I wasn’t to blame for the economic meltdown in 2008Roundup
tags: Glass Steagall, Larry Summers, US Treasury Secretary
STEPHEN DUBNER: Now there are some people who would argue that the financial crisis itself was a product, in some part, based on decisions that you and others had made in a previous Democratic administration — the Clinton Administration; specifically as part of the Financial Services Modernization Act, the repeal of Glass-Steagall, which freed up banks to be more aggressive. Also, you argued quite heavily against the regulation of derivatives, the financial instruments which, of course, turned out to be quite dangerous. Looking back, same question: what do you think you might have done differently if you knew then what you know.
LARRY SUMMERS: With the benefit of hindsight and if you wave away all the political problems that would have existed at that time, it surely would have been much better to have put in place all the kinds of safeguards that were contained in the Dodd-Frank legislation that was passed in 2010, to have anticipated all of those needs, and to have put them in place during the 1990s. I think that, in assessing the actions that were taken in the 1990s, there are a number of things that are useful to keep in mind.
With respect to Glass-Steagall, there’s nothing in the crisis that had to do with the combination of commercial banking and investment banking, which is what Glass-Steagall was all about. You think about the main institutions that were involved: Lehman Brothers had nothing to do with commercial banking, Bear Stearns had nothing to do with commercial banking, Fannie and Freddie had nothing to do with either, A.I.G. was an insurance company, and I could go on with the list. In fact, some of the key measures that resolved the crisis, such as J.P. Morgan’s taking over of Bear Stearns or Bank of America’s taking over of Merrill Lynch, involved the combination of commercial banking and investment banking. So I don’t find it plausible that Glass-Steagall reform had anything to do with causing the crisis. I think it’s a mistake that economists should be able to move beyond — to simply phrase these questions as “all regulation is good and all deregulation is bad.”
I think the question of derivatives is a much more complicated story. Our desire was not to keep derivatives deregulated. We ran into a problem, which was that statements that had been made by the C.F.T.C. called into question whether the enforcement of all the huge trillions of dollars of derivatives contracts out there would be possible. Because of the way they’d made the statements, they seem to be questioning the enforceability of those contracts. Under those circumstances, there was huge pressure from Congress to provide legal certainty. It was a Republican — very much a free-market — Congress and they insisted, as part of providing legal certainty, that there be some removal of certain regulatory issues with respect to derivatives.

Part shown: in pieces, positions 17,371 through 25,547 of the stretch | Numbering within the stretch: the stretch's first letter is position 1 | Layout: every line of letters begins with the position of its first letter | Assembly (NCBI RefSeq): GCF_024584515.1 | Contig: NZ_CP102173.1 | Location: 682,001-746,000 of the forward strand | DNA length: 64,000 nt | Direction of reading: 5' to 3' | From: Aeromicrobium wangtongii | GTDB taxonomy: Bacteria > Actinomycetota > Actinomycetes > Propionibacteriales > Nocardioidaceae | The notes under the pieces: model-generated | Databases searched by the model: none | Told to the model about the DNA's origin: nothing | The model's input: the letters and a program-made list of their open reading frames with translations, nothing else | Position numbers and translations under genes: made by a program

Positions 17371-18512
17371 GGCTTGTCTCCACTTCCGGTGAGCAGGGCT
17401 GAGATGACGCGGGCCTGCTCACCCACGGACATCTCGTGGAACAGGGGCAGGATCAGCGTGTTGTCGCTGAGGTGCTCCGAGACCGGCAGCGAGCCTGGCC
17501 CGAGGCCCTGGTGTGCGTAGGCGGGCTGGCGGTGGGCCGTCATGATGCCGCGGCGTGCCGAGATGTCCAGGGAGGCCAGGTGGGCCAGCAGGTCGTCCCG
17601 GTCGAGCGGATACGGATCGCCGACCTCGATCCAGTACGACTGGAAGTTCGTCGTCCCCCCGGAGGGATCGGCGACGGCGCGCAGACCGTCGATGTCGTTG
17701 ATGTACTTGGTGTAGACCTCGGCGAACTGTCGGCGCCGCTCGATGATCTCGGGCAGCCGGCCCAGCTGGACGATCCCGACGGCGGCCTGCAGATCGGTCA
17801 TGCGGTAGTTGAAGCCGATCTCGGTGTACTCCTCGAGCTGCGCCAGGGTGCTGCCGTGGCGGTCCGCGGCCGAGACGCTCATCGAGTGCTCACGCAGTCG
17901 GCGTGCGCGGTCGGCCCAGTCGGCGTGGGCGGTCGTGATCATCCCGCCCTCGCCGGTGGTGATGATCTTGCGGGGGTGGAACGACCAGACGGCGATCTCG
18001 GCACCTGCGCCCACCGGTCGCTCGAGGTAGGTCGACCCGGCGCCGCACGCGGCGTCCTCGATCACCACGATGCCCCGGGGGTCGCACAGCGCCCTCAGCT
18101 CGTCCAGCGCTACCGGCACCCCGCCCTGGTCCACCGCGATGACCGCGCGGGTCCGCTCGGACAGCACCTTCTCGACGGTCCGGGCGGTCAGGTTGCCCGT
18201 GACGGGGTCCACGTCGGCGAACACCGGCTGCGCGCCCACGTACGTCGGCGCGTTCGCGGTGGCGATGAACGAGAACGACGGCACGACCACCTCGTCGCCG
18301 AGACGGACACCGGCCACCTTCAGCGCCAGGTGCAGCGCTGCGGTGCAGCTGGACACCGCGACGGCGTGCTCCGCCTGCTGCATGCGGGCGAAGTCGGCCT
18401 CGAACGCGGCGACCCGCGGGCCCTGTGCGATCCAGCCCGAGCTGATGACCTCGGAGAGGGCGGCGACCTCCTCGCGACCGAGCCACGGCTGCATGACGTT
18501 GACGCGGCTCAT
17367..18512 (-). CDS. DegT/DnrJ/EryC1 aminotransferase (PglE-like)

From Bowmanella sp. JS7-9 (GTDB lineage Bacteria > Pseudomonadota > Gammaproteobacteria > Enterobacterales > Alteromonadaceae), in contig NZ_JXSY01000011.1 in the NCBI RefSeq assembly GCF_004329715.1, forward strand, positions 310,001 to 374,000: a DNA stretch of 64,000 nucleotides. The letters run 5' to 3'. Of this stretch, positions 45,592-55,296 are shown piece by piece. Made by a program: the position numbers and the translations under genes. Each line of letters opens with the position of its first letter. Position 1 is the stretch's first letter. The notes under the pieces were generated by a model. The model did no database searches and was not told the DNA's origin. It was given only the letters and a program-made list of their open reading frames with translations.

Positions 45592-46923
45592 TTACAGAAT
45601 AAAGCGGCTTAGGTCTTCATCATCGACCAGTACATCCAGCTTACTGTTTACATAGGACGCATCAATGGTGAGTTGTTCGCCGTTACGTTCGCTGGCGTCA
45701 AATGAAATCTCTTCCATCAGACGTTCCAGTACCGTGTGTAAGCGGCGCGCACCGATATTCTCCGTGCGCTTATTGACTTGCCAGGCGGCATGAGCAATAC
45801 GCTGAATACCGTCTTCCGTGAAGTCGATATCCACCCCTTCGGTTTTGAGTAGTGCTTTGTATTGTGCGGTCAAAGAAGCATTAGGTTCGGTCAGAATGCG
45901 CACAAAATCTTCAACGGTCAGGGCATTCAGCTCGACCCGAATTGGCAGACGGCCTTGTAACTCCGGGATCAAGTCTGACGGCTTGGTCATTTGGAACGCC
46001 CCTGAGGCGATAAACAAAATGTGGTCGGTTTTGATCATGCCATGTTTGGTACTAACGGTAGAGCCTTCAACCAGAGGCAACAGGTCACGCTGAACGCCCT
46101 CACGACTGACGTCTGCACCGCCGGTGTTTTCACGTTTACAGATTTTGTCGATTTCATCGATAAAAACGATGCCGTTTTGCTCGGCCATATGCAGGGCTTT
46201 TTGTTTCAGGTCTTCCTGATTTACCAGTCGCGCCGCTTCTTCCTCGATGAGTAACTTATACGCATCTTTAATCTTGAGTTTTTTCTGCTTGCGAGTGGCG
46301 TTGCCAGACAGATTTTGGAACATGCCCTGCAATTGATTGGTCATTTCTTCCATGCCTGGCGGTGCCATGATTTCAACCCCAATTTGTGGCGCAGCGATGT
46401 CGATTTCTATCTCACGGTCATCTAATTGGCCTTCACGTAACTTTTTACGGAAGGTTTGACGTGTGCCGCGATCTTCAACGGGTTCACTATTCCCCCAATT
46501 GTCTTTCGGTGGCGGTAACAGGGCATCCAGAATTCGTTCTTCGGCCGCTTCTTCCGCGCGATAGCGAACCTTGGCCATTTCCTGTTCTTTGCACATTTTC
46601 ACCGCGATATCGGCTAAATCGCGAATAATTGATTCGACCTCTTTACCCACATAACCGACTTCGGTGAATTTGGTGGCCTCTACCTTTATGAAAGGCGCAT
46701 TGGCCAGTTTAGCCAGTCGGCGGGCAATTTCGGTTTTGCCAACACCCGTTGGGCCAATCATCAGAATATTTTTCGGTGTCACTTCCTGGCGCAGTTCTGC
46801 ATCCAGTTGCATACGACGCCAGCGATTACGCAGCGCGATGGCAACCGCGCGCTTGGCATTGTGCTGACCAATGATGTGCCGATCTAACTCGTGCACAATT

Should we have gone along with that? Perhaps, given what happened, you can say it was a mistake. I worry that it may have been a mistake. On the other hand, there were issues that seemed pressing to the experienced attorneys at the S.E.C., the Treasury, and the Fed about legal certainty to which we were responding. If we had preserved authority, I don’t think very much would have happened because while we did sign legislation that reduced regulatory authority, the Bush administration, which was the administration in power from 2000 until the crisis hit, used only a small fraction of the regulatory authorities that it had. It, in fact, ran major photo-ops where they showed all the regulatory officials taking the saws you use to cut wood to books of regulations. It’s hard to believe that whatever authority had been preserved would have been used by the officials who were staging book burnings of regulatory books.
I’m not completely objective on it. Again, I would wish more than anything that we had had the foresight and the political strength to put in place — irrevocably — the kind of protections that were put in place in 2010 with Dodd-Frank. But I think that the narrative is, at least, much more complicated than that of many who simply say, “They were for deregulation and then we had a crisis, so it must have been a mistake.” ...
comments powered by Disqus
- Disclosed: Journalist helped defuse a budding conflict between the US and Cuba in 1964
- "People don’t realize": Trump and the historical facts he wants you to know
- Autism doctor Hans Asperger collaborated with the Nazis, new research shows
- University of Wisconsin, Madison to reckon with Ku Klux Klan history, but won't remove KKK member names from buildings
- School responds to assignment asking students to list 'positives' of slavery
- Is Sean Wilentz right that liberals believe in capitalism and progressives don’t?
- Mary Beard cut from US version of “Civilisations"
- Timothy Garton Ash: "We have six months to foil Brexit. And here’s how we can do it.”
- Why the Pulitzer Prize committee keeps ignoring women’s history
- No, we're not reliving the 1960s, says Harvard historian Arne Westad